[tl;dr Systems thinking is the ability to look at the whole as well as the parts of any dynamic system, and understand the consequences/impacts of decisions to the whole or those parts. Understanding and applying systems thinking in software-enabled businesses is in everyone’s interest.]
First thing’s first: I am not an expert in systems theory or systems thinking. But I am learning. Many of the ideas resonate with my personal experience and work practices, so I guess I am a Systems Thinker by nature. The corollary of this is that, it seems, not everyone is a Systems Thinker by nature.
Enterprise Architecture is, in essence, a discipline within the general field of systems theory and systems thinking. It attempts to explain or communicate a system from many perspectives, explicitly looking at the whole as well as the parts.
As every enterprise architect knows, it is impossible to communicate all perspectives and viewpoints in a single view…the concept of a ‘thing’ in enterprise architecture can be very amorphous, a bit like Shrödingers Cat, only tangible when you look at it. So meta-models such as ArchiMate and the Zachman Framework have been devised to help architects manage this complexity.
But this post isn’t about enterprise architecture: the fact is, many complex problems faced by businesses today can only be solved by systems thinking across the board. It cannot be left to a solitary group of ‘enterprise architects’ to try to bring everything together. Rather, anybody involved in business change, continuous improvement (kaizen) or strategy setting must be versed in systems thinking. At the very least, it is this understanding that will allow people to know when and why to engage with enterprise architects.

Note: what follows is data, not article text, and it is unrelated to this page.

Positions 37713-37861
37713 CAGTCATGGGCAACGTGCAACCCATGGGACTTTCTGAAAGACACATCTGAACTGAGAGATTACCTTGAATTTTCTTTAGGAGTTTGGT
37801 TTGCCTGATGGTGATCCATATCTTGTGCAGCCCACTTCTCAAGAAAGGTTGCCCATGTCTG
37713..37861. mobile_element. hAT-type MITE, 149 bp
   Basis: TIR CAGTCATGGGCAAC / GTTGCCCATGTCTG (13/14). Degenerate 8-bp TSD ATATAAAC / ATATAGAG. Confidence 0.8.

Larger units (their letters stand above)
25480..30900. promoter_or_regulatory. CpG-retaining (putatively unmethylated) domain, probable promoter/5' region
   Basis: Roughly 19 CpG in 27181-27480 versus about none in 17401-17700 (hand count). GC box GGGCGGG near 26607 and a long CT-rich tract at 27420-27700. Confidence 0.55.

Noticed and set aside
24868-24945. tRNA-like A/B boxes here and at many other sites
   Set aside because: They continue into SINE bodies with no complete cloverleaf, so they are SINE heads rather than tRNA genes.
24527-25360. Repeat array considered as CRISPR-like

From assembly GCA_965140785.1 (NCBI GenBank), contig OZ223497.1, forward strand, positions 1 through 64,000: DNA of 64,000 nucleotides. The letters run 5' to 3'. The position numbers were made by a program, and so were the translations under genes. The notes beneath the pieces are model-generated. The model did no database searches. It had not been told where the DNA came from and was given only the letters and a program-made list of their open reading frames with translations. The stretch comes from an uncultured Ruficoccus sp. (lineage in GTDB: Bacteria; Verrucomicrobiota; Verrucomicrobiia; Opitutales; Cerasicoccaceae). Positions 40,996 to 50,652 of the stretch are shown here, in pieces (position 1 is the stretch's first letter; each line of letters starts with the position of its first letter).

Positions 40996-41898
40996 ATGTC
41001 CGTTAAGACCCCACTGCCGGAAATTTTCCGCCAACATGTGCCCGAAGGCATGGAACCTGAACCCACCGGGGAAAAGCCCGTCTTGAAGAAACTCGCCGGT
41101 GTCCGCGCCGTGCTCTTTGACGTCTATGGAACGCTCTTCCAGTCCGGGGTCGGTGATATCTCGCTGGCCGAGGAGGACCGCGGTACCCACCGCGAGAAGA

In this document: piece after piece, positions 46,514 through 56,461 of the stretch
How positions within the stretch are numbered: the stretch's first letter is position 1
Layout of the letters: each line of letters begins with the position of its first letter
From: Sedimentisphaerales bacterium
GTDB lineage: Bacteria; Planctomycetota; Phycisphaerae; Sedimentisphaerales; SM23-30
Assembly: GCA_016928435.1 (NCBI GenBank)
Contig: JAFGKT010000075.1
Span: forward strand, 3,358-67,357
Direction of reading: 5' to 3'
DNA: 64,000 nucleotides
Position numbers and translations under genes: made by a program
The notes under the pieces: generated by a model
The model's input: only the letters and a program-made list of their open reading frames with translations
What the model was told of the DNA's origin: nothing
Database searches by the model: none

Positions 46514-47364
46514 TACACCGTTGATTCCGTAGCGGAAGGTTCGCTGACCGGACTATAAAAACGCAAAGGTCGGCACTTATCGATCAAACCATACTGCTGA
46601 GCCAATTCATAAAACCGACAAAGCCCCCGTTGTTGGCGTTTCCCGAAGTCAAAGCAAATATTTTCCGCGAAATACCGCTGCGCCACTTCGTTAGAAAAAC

An excellent example of where systems thinking would be particularly useful is in financial services regulatory reform: regulations impact the entire lifecycle, front-to-back, of every financial product. The sheer volume of regulatory change makes it a practical impossibility to address all regulations all the time, while still operating a profitable business in a competitive environment. The temptation to solve known, specific requirements one-by-one is high, but without systems thinking complexity will creep in and sustainable change becomes a real challenge.
Although I have a lot to learn on systems thinking, I have found the book ‘Thinking in Systems’ by Donella H Meadows to be a very accessible introduction to the subject (recommended by Adrian Cockcroft and as such it is also a strong influence within the DevOps community). I am also seeing some excellent views on the subject coming out of established architecture practitioners such as Avancier and Tetradian – where challenges and frustrations around the conventional IT-centric approach to enterprise architecture are vented and addressed in very informative ways.
The point of this post is to emphasise that systems thinking (which breaks through traditional organisational silos and boundaries) applied across all professions and disciplines is what will help drive success in the future: culturally, it complements the goals of the ‘lean enterprise’ (strategic theme #1).
Many businesses struggling to maintain profitability in the face of rapid technology innovation, changing markets, increased competition and ever-rising regulatory obligations would, in my view, do well to embark on a program of education on aspects of this topic across their entire workforce. Those that do can reasonably expect to see a significantly greater return on their (technology) investments in the longer term.